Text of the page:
Popular perceptions that attribute the causes of sex selection to general “son preference” and “daughter aversion” are not entirely accurate. Prabhat Jha, an epidemiologist at the University of Toronto, and his co-authors found that Indian parents who intervene typically do so at their second and third births after they have had one or two girls. After parents have one male child, they again leave to chance the sex of their next child. This suggests that most couples who are sex selecting want at least one boy and are willing to have girls.

Some parents may desire to have female children but do not act on that preference. The Indian government could allow those parents to conceive a girl. One way to do this is by sperm sorting, a process whereby X chromosome-bearing and Y chromosome-bearing sperm are sorted.

Thereafter, only the sperm that will form an embryo of the desired sex are artificially inseminated into the uterus. But Indian law currently prohibits sex selection using sperm sorting and in vitro fertilization even for parents who want to conceive a girl. The law should be amended to allow for pre-implantation sex selection in favor of girls.

Current solutions to the sex-selection problem are largely failing. The surplus of male children increased from the 2001 to the 2011 Indian census. Many blame the government for failing to catch and prosecute illegal ultrasound providers. Frustrated with government inaction, some civil society groups have started guerrilla campaigns in which pregnant women seek out the sex of their fetuses, after which they report ultrasound operators that provide that information.

Even if greater enforcement efforts are made, it is likely impossible to completely eliminate the black market for fetal sex detection. Ultrasound machines are used in routine maternal care, and it is very hard to detect acts that take place secretively. New methods of sex detection are also available on the global market — a blood test at seven weeks of gestation can now reliably predict the future sex of a child. Advertisements for sex detection tests are popping up on the internet, and the Indian Supreme Court recently ordered Google and other search engines to do more to censor them.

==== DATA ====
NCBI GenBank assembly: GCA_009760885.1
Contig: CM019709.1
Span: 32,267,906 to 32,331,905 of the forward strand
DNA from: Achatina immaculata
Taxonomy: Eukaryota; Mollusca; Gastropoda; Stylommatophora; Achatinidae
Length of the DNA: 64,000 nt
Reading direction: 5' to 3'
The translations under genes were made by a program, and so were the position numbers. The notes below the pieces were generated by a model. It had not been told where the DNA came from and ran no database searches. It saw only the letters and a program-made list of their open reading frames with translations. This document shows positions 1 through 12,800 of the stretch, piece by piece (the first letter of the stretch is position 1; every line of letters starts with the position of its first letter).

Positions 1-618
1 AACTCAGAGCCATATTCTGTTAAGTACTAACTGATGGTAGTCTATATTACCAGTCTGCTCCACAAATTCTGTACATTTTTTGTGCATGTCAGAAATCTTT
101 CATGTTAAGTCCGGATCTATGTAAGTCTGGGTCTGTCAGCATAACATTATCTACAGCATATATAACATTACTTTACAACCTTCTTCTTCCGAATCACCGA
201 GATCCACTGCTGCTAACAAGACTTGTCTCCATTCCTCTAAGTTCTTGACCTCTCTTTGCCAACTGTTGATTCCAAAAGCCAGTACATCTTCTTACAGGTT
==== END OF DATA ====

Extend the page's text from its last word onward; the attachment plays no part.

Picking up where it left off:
Some authorities and NGOs monitor the movement of pregnant women who have female children to ensure that they do not obtain abortions. In other cases, without any concrete evidence, some families are publicly shamed by what are known as “mourning ceremonies” if women in their family are suspected of having an abortion. It is poor women who are the targets of those problematic policies.

Some local governments give cash payments to women when they give birth to daughters. This strategy is aimed at discouraging women from aborting female fetuses. The Indian government should go even further and encourage people to conceive girls. Certainly any cash payment scheme would change the behavior of only poor people.

But if sperm sorting, which is 93 percent effective in conceiving girls, were made available to any woman who wanted to select in favor of a girl, we might see both poor and middle-class people conceiving girls, in that way helping to equalize the male surplus. The challenge will be to properly enforce it. While sex selection can also be accomplished through in vitro fertilization, it is a much more expensive and invasive method than sperm sorting.

Most countries, including India, have a long way to go before women achieve equality. The United Nations Development Program ranked India 125 out of 159 countries in terms of gender equality. Prevailing television and radio campaigns aimed at changing sexist attitudes toward women and girls will work to improve gender equality only over the long term.

The Indian government, activists and NGOs must find solutions that will more swiftly improve the gender imbalance in births.

(The New York Times)